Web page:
Daily Archives: August 10, 2021

Aubrey Beardsley

Pen, brush and ink on paper, you guys.

As I never tire of reminding you, I’m an illustrator. So I have to tell you about this specially-illustrated edition of Le Morte d’Arthur that came out centuries after Malory and Caxton. It was illustrated by nineteen-year-old Aubrey Beardsley in 1893. Some of the drawings are—let’s face it—bizarre. But Beardsley had a breath-taking mastery of black & white. He would have made a swell cartoonist. Not only that, his style looks like it was designed for woodblock printing—so it feels right for his mediæval subject.

As the Enchanted Booklet tells it:

“William Morris’s Kelmscott Press produced exquisite limited editions, with elaborate woodcut ornamentation and vellum bindings.
J. M. Dent, a London publisher, wished to print a book as beautiful as Kelmscott’s publications but more affordable, targeting the middle class. He achieved this by using a new printing procedure with half-tone reproductions. But mostly he achieved his goal because he had the luck to meet a nineteen year old artist : Aubrey Beardsley.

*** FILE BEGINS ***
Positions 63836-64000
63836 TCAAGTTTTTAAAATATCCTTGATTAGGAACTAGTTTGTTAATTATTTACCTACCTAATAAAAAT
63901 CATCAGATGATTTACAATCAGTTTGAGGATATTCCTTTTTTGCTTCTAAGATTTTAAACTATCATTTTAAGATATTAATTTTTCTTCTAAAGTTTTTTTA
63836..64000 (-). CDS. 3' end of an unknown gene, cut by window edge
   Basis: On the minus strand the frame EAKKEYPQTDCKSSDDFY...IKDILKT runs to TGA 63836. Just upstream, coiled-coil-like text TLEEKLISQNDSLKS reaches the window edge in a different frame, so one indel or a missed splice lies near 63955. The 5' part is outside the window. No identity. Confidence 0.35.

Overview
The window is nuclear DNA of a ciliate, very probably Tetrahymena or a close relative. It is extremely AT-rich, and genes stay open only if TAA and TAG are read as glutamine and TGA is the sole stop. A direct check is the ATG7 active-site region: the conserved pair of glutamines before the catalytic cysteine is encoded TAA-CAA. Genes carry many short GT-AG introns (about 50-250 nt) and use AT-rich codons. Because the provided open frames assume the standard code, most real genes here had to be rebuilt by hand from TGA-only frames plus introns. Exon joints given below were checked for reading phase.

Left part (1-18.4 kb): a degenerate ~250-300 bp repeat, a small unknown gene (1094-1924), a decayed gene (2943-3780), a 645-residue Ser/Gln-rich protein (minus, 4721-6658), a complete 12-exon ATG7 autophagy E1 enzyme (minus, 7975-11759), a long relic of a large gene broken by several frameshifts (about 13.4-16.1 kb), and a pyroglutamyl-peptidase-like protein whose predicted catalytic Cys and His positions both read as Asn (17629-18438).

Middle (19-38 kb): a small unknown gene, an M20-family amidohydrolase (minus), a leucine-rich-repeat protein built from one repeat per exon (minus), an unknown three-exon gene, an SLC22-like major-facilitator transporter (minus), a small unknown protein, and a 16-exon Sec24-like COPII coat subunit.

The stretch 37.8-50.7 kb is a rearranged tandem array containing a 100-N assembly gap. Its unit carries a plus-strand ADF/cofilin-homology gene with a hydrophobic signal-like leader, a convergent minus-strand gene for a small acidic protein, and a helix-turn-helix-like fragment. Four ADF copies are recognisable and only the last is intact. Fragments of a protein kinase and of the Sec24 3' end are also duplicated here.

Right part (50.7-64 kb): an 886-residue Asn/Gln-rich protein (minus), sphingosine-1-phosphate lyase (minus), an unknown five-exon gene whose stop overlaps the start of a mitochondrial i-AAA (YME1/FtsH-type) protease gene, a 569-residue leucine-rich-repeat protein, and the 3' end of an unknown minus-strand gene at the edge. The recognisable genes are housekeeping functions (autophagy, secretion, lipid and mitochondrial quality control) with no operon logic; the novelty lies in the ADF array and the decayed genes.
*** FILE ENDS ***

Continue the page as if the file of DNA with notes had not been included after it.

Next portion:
The publisher recognized the unique powerful talent of Beardsley who was perfect in many ways including his eagerness to produce a huge amount of quality work for a small profit since he was working at the time as a clerk at an insurance agency.
That is how a wonderful book with 360 full and double-page drawings, borders, chapter headings, and ornaments of detailed illustrations, a total of over 1,000 decorations, arrived (in bookshops at) an affordable price.” https://enchantedbooklet.com/le-morte-darthur/

You can get your own copy: https://www.amazon.com/Morte-DArthur-Thomas-Malory/dp/051747977X
https://en.wikipedia.org/wiki/Aubrey_Beardsley

Back to the beginning of The Western Civ User’s Guide to Reading & Writing.

Don’t forget: I wrote another Western Civ User’s Guide! Back to the beginning of The Western Civ User’s Guide to Time & Space.